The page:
Pygmalion’s Superb Bach Motets

Review by: Jens F. Laurson

BACH_Motets_Pygmalion_Harmonia-Mundi_Jens-f-Laurson_ClassicalCritic_CLASSICSTODAY

Artistic Quality: 10

Sound Quality: 10

Bach’s motets are difficult as the dickens but among the most beautiful, uplifting, and refined works of a composer’s output that is positively stacked with beautiful, uplifting, and refined works. If you’ve ever sung them yourself, you know how demanding they are; everyone else can get a glimpse thereof by tracing a cross-section of recordings over the years.

When Bach’s own, the Leipzig Thomaner Chorus, recorded these in 1953, one of the best boys’ choirs just about managed them at what would today be considered a crawl. The beauty of Bach shines through, but it ain’t actually pretty. On the other hand, all the skill in the world doesn’t help if the inner, divine pulse is missing, as the BR Chorus’ recent recording has shown.

Now Raphaël Pichon and Pygmalion, one of the brightest period choirs and bands of the last few years, have thrown their hat into the ring. Naturally, expectations run high–and they are met. Pichon leads his chorus abetted by a generous-sounding, six-piece continuo band that provides extraordinarily pleasing support. There exist excellent recordings with no or far more minimal instrumental backing (Dijkstra, for example), but this approach (also Kuijken’s on Accent) is my favorite way to listen to them.

The quick tempos in Lobet den Herrn suggest that we’re in for breezy treats more concerned with new records than musical expression. But neither is six-plus minutes objectively fast (even the rather aged Eric Ericson recording can keep up with that), nor do subsequent impressions support this. Pygmalion does, however, articulate carefully (as do Suzuki’s Bach Collegium), which can make the motets sound subjectively faster. The performances are full of neat phrasing and excellent singing. In BWV 225, Singet dem Herrn, the vocal attack has such a pliable crispness to it, it sounds like a theorbo’s strings being plucked. The voices are well balanced and the individual sections of the motets are neatly delineated, with distinct yet organic tempo differentiation.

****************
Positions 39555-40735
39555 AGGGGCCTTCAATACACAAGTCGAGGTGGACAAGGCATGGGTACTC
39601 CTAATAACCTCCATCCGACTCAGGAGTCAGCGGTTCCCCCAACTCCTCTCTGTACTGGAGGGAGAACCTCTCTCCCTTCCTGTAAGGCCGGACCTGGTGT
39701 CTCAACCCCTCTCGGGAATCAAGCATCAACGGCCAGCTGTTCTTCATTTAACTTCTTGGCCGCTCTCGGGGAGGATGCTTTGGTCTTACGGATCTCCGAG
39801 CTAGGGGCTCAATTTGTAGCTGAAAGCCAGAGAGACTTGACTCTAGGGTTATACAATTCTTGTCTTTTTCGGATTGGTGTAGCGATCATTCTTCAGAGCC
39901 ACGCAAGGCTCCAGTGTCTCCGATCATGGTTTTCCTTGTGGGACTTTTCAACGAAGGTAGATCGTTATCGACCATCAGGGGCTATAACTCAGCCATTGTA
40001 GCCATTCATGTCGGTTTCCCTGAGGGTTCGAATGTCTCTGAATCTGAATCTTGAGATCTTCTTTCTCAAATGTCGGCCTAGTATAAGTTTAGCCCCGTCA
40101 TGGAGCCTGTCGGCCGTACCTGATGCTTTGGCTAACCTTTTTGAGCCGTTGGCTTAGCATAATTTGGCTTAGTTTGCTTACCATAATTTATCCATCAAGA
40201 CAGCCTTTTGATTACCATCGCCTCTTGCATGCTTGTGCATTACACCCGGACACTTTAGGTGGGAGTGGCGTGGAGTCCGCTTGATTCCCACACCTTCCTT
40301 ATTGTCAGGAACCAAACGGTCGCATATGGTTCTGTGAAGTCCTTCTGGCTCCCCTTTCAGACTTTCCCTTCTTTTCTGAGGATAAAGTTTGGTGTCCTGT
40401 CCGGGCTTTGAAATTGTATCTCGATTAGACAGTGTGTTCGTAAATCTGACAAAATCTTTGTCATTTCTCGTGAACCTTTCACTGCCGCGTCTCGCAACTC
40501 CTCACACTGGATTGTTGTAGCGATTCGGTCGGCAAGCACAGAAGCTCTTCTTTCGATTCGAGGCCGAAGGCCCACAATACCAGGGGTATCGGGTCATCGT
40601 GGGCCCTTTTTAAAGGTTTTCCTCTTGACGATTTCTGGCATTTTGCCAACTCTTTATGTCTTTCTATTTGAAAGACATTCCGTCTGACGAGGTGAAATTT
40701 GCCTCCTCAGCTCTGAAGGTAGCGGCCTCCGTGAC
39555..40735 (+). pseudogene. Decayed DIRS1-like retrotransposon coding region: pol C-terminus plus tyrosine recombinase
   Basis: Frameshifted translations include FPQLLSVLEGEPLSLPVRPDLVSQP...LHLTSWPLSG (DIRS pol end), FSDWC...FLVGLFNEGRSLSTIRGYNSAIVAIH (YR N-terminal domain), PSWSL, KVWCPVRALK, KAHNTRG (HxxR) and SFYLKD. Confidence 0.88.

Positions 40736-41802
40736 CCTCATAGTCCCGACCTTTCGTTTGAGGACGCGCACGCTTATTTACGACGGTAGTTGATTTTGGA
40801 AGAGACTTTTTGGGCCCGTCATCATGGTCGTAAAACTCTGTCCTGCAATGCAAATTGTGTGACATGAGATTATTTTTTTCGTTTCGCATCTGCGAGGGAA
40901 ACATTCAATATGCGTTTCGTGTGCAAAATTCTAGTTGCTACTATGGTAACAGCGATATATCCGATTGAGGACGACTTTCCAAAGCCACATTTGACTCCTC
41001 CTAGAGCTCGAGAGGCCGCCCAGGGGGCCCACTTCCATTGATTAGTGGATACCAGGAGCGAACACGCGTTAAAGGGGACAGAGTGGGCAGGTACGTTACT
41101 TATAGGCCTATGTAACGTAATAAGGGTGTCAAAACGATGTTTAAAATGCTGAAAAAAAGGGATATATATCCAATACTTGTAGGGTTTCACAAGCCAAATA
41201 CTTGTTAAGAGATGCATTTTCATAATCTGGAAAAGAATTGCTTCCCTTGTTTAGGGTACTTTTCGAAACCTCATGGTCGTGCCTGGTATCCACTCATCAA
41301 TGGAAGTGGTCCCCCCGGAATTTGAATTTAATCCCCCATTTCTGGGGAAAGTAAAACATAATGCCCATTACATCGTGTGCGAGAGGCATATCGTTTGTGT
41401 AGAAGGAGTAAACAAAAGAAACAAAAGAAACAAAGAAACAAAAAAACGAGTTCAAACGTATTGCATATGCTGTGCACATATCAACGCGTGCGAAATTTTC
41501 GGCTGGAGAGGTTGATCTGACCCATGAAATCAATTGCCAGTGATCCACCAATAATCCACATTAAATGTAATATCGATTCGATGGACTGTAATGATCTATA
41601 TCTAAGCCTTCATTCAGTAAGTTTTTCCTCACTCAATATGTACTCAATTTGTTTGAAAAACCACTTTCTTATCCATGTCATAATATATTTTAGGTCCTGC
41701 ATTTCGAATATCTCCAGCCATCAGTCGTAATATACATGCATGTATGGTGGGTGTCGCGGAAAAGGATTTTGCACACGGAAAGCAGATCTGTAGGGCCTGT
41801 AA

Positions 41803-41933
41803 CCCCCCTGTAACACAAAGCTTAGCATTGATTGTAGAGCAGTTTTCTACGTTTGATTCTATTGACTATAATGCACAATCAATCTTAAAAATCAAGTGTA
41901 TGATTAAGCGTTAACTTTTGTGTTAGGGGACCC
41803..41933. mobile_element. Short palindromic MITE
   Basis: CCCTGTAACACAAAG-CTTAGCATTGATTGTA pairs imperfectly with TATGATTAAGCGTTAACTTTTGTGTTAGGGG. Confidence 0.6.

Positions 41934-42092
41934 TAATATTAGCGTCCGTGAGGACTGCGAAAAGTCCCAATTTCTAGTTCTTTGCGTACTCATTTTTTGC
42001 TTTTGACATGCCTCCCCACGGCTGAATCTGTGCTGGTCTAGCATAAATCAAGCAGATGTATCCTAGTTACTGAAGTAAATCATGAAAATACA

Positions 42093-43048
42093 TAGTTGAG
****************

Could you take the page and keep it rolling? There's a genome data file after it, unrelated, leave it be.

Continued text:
Fürchte dich nicht BWV 228 is a motet that does show the trend to ever faster tempos and quickly exposes the faultlines between sluggish, supple and dance-like, and rushed. By today’s standards, Rilling and Gardiner I (Virgin/Erato) sound lugubrious, because they can’t make their tempos sound alive. René Jacobs, slow on paper, is light enough to pull it off. Herreweghe I (Harmonia Mundi), Matthias Jung (Tacet), and Kuijken I (Accent) get it just right with speeds right between the extremes. So does Pichon, despite being on the fast side with 7:35–and he attains a natural, gently swaying quality that lets this motet shine. Bernius (Carus), Suzuki (BIS), and Bo Holten (Glossa) sound rushed. Gardiner II (SDG) achieves buoyancy by (deliciously?) exaggerated means.

A note on completeness: Pichon includes the currently canonical six Bach motets, including BWV 230, Lobet den Herrn, alle Heiden, which can’t be proven to be Bach but sure sounds like him. Pichon does not include the (no longer apocryphal) BWV Anh. 159 Ich lasse dich nicht (which Suzuki, Creed, Gardiner II, Bernius, Katschner, et al. include) or Anh. 160, the pasticcio motet Jauchzet dem Herrn, alle Welt, which is two-thirds genuine Bach and darts in and out of the official canon.

As a set of the “standard six”, Pichon is a great choice for modern ears and he scores additional points for including little aural juxtapositions in the form of short, beautifully austere pieces by Renaissance composers Gabrieli, Bertolusi, and Gallus. The set competes most directly with Suzuki and Creed for your favor; if you want the motets just a little more relaxed (I do), you should consider Kuijken I.

If you want to supplement the core six motets with the beautiful Anh. 159 and 160, you find them on Wolfgang Hebich’s CPO recording of apocryphal Bach motets, Rilling’s contribution to the Hänssler Bach Edition, and the Thomaner Chorus’ 1997 recording under Biller, replete with motets of Bach’s Thomaskantor successors. Gardiner I and Lewis J. Reilly (on Pro Organo) include at least BWV 231 aka BWV 28/2a, which is the central second “definitively-by-Bach” movement of Anh. 160.



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Recording Details:

Reference Recording: Sizeable continuo: Kuijken I (Accent); Jung (Tacet); Creed (Harmonia Mundi); Suzuki (BIS), Minimal continuo: Dijkstra (Channel Classics); Koopman (Philips)


    Pygmalion, Raphaël Pichon


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